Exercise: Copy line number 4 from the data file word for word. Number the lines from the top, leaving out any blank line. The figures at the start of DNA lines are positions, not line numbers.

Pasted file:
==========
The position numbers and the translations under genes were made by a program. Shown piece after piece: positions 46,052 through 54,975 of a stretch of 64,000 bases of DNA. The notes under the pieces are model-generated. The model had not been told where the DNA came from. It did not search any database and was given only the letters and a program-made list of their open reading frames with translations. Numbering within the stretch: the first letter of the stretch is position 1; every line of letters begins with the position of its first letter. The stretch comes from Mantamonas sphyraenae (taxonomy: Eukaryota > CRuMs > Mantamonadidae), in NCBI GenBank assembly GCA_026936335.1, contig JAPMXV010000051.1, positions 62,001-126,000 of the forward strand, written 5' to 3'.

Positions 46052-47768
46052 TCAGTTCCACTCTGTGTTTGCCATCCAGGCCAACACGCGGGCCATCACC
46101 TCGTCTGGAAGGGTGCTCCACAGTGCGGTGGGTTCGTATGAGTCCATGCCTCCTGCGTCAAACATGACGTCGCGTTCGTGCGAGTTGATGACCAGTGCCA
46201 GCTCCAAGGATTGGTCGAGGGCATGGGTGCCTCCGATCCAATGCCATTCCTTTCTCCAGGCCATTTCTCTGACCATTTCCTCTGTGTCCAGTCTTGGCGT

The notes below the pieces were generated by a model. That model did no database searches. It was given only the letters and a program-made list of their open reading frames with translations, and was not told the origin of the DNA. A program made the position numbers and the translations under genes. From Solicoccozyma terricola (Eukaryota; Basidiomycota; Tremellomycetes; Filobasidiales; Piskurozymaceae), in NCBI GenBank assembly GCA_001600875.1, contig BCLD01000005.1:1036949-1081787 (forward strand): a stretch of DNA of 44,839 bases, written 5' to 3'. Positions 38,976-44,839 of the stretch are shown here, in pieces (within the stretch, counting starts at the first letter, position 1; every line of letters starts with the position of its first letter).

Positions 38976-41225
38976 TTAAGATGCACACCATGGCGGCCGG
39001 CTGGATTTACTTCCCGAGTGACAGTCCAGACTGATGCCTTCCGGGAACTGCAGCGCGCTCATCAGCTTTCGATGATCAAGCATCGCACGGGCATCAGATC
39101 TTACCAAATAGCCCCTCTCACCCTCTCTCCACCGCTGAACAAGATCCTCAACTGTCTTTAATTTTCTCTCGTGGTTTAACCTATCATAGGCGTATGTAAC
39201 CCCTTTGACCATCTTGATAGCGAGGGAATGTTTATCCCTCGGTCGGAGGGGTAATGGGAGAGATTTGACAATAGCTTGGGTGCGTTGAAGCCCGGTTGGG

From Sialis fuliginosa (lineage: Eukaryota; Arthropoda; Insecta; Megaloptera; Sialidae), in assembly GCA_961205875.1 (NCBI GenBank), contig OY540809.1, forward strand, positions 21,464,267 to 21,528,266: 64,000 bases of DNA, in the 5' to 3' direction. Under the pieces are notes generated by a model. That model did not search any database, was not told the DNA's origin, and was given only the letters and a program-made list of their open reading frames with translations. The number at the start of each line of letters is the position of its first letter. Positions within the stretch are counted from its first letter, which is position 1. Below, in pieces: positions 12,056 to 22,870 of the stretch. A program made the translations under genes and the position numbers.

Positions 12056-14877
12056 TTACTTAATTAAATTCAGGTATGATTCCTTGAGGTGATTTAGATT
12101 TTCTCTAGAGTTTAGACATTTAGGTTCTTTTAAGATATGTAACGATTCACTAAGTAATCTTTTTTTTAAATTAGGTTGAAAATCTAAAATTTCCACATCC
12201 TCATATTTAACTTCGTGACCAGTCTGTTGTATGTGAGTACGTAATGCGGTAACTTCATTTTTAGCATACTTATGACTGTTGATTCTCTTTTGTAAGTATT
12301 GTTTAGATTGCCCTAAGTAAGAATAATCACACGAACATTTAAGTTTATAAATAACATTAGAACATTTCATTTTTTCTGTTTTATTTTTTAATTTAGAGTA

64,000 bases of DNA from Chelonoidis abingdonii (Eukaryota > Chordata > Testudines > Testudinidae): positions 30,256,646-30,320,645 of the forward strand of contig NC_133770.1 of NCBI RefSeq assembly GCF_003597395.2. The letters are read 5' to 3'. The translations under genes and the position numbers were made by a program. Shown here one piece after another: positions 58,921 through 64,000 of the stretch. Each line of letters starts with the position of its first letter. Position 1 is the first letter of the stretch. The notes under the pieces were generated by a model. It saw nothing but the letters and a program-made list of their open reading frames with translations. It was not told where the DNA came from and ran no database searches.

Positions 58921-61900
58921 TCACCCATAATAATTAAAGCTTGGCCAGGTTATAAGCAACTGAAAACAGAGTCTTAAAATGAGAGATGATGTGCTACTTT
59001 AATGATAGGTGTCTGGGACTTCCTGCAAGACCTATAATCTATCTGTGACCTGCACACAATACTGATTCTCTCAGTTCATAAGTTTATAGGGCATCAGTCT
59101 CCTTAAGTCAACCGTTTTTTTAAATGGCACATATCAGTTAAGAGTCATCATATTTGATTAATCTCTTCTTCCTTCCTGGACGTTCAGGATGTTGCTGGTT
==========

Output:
46101 TCGTCTGGAAGGGTGCTCCACAGTGCGGTGGGTTCGTATGAGTCCATGCCTCCTGCGTCAAACATGACGTCGCGTTCGTGCGAGTTGATGACCAGTGCCA